Château La Tour du Pin Figeac (Giraud Bélivier)


Château Tour St Christophe


Château Trianon


Château Troplong Mondot

Premier Grand Cru Classe B


Château Trottevieille

Premier Grand Cru Classe B



Château du Val d'Or


Château de Valandraud

Premier Grand Cru Classe B


Château Vieux Fortin


Château Villemaurine



Château Yon Figeac

Saint Émilion is on the Right bank of the Dordogne river, 35 km northeast of Bordeaux, in an area called the  Libournais, with Libourne being the Capital. The village itself is medieval UNESCO World Heritage Site, and retains much ancient and renovated architecture, full of steep and narrow streets. It has a population of about 2000, a decline from 3500 in the 1960's and correlates with the relentless tourism. The loss of tax revenue has caused the village to sell off numerous properties.


The first vines were planted here by the Romans during the 2nd century under Decimus Magnus Ausonius, the root of Château Ausone. The village was originally called Ascumbas, but was renamed in the 8th century when a famous Breton called Émilion, or Aemilianus, settled in one of the nearby caves and made carvings. The clifftop church is built around his cell.

The main grape varieties are Merlot and Cabernet Franc, with a little Cabernet Sauvignon and a tiny amount of Malbec in some places. Locally Malbec is called Noir de Pressac and Cabernet Franc is called Bouchet. Vine density is about 5500 per hectare, and this has declined over time as the wine has become more prestigious. In the 1970's there was a big push to plant more Cabernet Sauvignon, due to the worry that Merlot was prone to rot. This was somewhat of a disaster though, as the Cabernet Sauvignon often failed to ripen in time.

On average the region produces about 32 million bottles of wine a year. There is an average rainfall of 800 mm a year, though this varies from 450 to 1200 mm. The plateau regions are mostly loam and clay soils on a limestone base, whereas the western areas can be quite gravelly and some northen patches are silt and sand. 

Every September the region celebrates the 'nuit du patrimoine', or 'heritage night', where members of the winemaking guild, called the Jurade, parade in their red caps and robes decorated with white ermine. A senior Jurat then ascends the village tower with a trumpeter and declares the “Ban des Vendanges”, or the date the harvest can begin. This is followed by an evening of fireworks. This rather antiquated organisation dates from 1199 and the charter of Falaise, created by King John of England granting regional power to the Jurade, and was revamped in 1948.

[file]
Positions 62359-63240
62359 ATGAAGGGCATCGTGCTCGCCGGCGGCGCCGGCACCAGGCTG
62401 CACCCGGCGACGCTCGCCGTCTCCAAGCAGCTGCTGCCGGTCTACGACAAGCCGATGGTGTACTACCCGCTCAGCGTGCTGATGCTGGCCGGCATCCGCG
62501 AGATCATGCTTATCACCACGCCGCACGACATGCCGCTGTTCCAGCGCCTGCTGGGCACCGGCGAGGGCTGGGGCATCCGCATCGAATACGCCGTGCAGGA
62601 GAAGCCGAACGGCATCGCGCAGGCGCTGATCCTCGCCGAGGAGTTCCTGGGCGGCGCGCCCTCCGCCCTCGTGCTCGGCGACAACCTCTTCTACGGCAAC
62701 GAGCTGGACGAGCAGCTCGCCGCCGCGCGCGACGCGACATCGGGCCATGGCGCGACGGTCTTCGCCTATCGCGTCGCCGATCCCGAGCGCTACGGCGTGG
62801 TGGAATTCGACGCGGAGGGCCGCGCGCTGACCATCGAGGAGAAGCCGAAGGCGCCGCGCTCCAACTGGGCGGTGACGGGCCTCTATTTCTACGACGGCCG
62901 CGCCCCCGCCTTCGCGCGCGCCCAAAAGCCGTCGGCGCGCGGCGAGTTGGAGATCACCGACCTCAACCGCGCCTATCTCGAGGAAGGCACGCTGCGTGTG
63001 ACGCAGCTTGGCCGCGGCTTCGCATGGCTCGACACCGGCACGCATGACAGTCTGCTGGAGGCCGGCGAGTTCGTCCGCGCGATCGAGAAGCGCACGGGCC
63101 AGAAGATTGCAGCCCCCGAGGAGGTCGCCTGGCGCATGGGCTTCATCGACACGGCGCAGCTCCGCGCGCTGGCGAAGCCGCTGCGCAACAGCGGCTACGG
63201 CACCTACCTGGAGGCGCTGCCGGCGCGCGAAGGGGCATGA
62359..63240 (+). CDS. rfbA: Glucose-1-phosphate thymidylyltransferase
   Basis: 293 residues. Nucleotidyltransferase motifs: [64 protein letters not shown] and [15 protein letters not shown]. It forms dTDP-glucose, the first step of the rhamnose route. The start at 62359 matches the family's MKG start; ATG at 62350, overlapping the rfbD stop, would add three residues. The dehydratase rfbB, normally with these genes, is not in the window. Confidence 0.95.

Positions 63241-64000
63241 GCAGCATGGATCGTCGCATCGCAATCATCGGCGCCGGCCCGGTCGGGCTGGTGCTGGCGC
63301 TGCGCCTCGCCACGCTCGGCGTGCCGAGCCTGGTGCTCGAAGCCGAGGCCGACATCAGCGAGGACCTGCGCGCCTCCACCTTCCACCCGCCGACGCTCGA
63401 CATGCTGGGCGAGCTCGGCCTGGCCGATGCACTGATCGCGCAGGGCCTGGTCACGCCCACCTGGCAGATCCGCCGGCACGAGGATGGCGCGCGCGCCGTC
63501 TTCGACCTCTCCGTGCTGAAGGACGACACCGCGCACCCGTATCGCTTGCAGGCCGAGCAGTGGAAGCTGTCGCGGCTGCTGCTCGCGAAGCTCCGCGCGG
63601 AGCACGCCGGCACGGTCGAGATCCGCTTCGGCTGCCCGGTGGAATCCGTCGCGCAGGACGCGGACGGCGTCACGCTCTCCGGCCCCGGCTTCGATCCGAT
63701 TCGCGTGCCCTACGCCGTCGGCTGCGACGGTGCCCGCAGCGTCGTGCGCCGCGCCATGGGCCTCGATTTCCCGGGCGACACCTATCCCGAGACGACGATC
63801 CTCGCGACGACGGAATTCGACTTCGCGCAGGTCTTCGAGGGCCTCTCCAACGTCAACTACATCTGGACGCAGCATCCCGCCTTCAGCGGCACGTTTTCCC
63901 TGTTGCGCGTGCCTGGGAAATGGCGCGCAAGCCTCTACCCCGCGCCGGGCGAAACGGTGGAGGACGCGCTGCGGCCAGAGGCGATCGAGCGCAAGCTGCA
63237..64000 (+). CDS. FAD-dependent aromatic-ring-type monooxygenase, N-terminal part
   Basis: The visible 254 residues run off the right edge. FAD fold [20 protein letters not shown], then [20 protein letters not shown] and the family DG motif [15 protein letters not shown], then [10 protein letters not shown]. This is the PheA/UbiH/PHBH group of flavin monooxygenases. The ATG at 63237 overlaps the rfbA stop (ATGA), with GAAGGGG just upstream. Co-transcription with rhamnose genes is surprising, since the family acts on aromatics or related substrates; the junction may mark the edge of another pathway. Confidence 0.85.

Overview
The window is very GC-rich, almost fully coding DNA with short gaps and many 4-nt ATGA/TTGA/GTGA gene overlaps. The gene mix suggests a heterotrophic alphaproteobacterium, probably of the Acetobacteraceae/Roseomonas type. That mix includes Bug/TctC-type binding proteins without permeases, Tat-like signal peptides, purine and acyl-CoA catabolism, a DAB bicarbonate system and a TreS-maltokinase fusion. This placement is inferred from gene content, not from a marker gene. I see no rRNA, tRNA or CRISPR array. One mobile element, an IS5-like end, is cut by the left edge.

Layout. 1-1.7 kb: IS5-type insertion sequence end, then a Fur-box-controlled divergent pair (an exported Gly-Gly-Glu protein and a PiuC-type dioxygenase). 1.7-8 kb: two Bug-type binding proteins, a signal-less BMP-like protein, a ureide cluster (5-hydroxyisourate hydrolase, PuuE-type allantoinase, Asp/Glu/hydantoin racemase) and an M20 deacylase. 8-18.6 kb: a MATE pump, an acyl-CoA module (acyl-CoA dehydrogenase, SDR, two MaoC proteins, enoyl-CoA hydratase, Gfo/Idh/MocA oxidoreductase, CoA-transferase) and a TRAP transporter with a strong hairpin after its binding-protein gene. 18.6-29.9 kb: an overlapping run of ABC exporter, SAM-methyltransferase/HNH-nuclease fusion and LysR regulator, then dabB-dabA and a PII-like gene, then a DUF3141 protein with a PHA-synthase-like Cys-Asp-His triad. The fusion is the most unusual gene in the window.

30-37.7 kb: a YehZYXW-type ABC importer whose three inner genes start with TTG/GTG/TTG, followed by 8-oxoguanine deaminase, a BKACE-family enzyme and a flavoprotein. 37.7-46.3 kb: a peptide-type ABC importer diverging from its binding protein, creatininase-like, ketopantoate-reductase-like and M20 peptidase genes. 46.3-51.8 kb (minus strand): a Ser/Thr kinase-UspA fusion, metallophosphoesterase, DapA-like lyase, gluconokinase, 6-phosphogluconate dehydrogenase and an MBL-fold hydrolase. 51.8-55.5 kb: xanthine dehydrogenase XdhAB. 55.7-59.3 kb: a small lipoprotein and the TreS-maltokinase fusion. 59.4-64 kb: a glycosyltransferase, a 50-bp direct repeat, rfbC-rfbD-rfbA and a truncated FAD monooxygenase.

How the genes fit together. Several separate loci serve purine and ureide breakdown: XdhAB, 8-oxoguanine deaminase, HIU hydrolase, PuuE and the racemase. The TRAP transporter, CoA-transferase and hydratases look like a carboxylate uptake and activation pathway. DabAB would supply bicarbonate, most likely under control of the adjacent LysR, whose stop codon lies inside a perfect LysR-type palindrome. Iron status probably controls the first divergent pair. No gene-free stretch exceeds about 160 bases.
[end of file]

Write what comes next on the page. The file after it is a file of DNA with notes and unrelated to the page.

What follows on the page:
Saint Émilion was left out of the Bordeaux wine classification of 1855, and so in 1955 it produced its own unique classification system, which is updated more more regularly (1996, 2006, 2012). It divides into Grand Cru Classe and the higher level Premier Grand Cru Classe. This higher category then divides into A and B. There are only 4 château listed as A, listed in pink, and B is listed in blue.




Unlike the Bordeaux system, châteaux in the Saint Émilion system are often demoted if they fail to sustain wines fit for the rank. However, after 2006 this led to endless litigation in the courts by bitter châteaux owners and temporary suspension of the system. More demoted châteaux tried to derail the 2012 classification but failed.  It has been argued that the system rewards only a certain style of wine, and I think this may be true. For a brutally interesting article on this topic click here.

In 1884 Saint Émilion was the first wine region in France to create a Syndicat Viticole, which is like a union of wine makers.